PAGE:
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Tag Archives: character

When Right is Wrong and Wrong is Right

In any social setting, there are preconceived thoughts based upon appearance, attire, background, education, intellect and wealth.  If character is excluded from this set of standards, people can be misled, confusing right from wrong and vice versa.  Like Samuel waiting to anoint one of Jesse’s sons as the next king of Israel, the heart is often overlooked.  While David’s brothers fit the physical features of a leader, David’s heart set him apart from his siblings.  Thus, Samuel told Jesse to call his youngest son from the fields, led by the Holy Spirit to anoint David.

Now there was a woman in the city who was [known as] a sinner; and when she found out that He was reclining at the table in the Pharisee’s house, she brought an alabaster vial of perfume; 38 and standing behind Him at His feet, weeping, she began wetting His feet with her tears, and wiped them with the hair of her head, and [respectfully] kissed His feet [as an act signifying both affection and submission] and anointed them with the perfume, Luke 7:37-38.

Several hundred years later, another famous anointing took place.  Unfortunately, the disciples were fooled by the tarnished reputation of an unwelcomed guest.  To make matters worse, this woman broke and wasted a valuable vial of perfume.  The actual worth of this bottle was equivalent to nearly a years pay for a first century laborer.  This display blinded religious leaders from the true intentions of this woman.  Staring at the spilled perfume as if it was a load of cash blowing in the wind, the man who invited Jesus over to his house is offended by Jesus’ interaction with this prostitute.  Subsequently, in Simon’s eyes right is wrong and wrong is right.

Now when [Simon] the Pharisee who had invited Him saw this, he said to himself, “If this Man were a prophet He would know who and what sort of woman this is who is touching Him, that she is a [notorious] sinner [an outcast, devoted to sin],” Luke 7:39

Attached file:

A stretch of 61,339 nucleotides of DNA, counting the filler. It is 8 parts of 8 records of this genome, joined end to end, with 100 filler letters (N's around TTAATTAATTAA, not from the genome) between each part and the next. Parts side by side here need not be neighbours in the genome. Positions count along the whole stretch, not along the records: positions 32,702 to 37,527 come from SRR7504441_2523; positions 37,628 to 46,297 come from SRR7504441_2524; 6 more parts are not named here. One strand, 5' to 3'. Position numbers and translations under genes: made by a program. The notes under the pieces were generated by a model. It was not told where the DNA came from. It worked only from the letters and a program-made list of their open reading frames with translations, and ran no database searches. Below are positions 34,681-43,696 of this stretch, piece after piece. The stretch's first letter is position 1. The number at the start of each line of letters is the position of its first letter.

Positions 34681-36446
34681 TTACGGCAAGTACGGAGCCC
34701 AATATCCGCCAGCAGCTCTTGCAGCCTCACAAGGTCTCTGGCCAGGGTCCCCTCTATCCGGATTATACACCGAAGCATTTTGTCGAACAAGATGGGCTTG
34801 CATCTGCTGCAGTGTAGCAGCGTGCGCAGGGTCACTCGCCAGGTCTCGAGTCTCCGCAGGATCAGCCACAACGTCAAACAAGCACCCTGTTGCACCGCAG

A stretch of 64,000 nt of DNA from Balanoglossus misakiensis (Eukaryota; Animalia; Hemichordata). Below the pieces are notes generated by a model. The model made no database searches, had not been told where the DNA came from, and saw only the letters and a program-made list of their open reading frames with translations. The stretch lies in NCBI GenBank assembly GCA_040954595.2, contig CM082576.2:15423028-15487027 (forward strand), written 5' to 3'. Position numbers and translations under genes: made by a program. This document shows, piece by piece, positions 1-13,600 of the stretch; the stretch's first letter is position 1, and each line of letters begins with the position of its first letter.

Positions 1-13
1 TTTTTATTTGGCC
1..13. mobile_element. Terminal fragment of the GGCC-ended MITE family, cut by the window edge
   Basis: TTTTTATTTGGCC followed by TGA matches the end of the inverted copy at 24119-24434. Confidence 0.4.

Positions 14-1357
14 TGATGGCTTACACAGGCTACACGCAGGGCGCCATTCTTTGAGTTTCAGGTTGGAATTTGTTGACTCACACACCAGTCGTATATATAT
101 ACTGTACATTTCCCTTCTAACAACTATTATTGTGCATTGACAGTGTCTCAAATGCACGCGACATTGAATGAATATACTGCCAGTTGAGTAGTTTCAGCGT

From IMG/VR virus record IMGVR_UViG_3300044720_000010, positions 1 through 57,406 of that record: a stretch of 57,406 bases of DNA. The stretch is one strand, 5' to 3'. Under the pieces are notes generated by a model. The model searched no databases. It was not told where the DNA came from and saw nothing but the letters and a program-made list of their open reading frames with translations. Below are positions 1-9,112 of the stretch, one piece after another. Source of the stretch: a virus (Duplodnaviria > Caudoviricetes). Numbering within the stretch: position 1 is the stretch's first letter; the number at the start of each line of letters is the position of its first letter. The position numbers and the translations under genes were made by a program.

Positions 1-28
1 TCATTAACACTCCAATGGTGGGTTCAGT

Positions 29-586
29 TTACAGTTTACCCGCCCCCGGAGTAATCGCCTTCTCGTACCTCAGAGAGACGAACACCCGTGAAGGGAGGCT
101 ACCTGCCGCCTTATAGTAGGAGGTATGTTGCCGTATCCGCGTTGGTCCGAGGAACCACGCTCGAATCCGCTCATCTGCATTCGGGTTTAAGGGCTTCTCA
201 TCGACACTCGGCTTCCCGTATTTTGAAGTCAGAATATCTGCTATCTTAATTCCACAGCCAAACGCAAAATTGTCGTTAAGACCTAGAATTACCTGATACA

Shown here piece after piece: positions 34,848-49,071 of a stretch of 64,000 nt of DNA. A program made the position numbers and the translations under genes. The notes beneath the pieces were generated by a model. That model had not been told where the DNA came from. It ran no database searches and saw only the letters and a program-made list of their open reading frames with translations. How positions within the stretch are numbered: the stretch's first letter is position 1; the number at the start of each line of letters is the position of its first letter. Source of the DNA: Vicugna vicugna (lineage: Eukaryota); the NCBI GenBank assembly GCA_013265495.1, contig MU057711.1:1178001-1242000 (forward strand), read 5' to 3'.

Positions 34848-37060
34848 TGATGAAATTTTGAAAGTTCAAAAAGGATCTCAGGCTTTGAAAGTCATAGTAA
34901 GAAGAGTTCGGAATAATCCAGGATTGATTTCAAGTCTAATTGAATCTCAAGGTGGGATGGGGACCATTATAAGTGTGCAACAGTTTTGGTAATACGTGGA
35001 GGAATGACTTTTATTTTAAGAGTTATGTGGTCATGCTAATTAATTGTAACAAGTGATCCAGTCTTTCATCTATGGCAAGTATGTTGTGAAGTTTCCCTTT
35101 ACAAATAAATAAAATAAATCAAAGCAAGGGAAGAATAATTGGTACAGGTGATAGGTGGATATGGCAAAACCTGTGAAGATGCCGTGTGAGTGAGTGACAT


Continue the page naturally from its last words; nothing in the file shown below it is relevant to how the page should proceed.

Over reactions like Simon are carried out within homes every night in the 21st century.  Instead of seeing things for what they are, preconceived notions blind decent human beings from the truth.  Thus, knee jerk reactions lead to conflict, division and tension within Christian homes.  Perhaps, everyone needs to become more like Jesus, expecting the best in others regardless of past or present reputations.  May this passage of the Bible speak to your soul, opening your heart to forgive, forget and extend God’s grace and mercy to others.  If you don’t, you too may confuse right from wrong and wrong with right.

by Jay Mankus

Jesus’ Last Will and Testament

A will is a legal document that allows you, among other things, to designate how and to whom your property is distributed.  Prior to the formation of modern companies like Legal Zoom, the Old Testament reveals the inheritance process for Jewish families.  Jewish inheritance customs were linked to family blood lines as detailed in Numbers 27:8-11.  The parable of the Prodigal Son refers to the financial breakdown with the oldest son receiving a greater percentage of wealth.  In the case of Jesus, his clothes were decided by chance, as soldiers cast lots to fulfill an Old Testament prophecy.

So they said to one another, “Let us not tear it, but cast lots for it, to decide whose it will be.” This was to fulfill the Scripture, “They divided My outer clothing among them, and for My clothing they cast lots.” 25 So the soldiers did these things.  But standing by the cross of Jesus were His mother, His mother’s sister [Salome], Mary the wife of Clopas, and Mary Magdalene, John 19:24-25.

Prior to his death on a cross, Jesus’ mother was the only family member to believe, remaining faithful to the end.  Since his father Joseph died years earlier, Mary was Jesus’ sole concern.  After members of his family referred to him as a crazy man who had lost his mind in Mark 3:21, Jesus embraced those who did the will of his heavenly father.  These are the individuals who Jesus called his family.  Yet, Jesus’ last will and testament was directed to John, handing the care of Mary over to him.  The passage below suggests that Mary moved into John’s house, staying with him until her death.

26 So Jesus, seeing His mother, and the disciple whom He loved (esteemed) standing near, said to His mother, “[Dear] woman, look, [here is] your son!” 27 Then He said to the disciple (John), “Look! [here is] your mother [protect and provide for her]!” From that hour the disciple took her into his own home, John 19:26-27.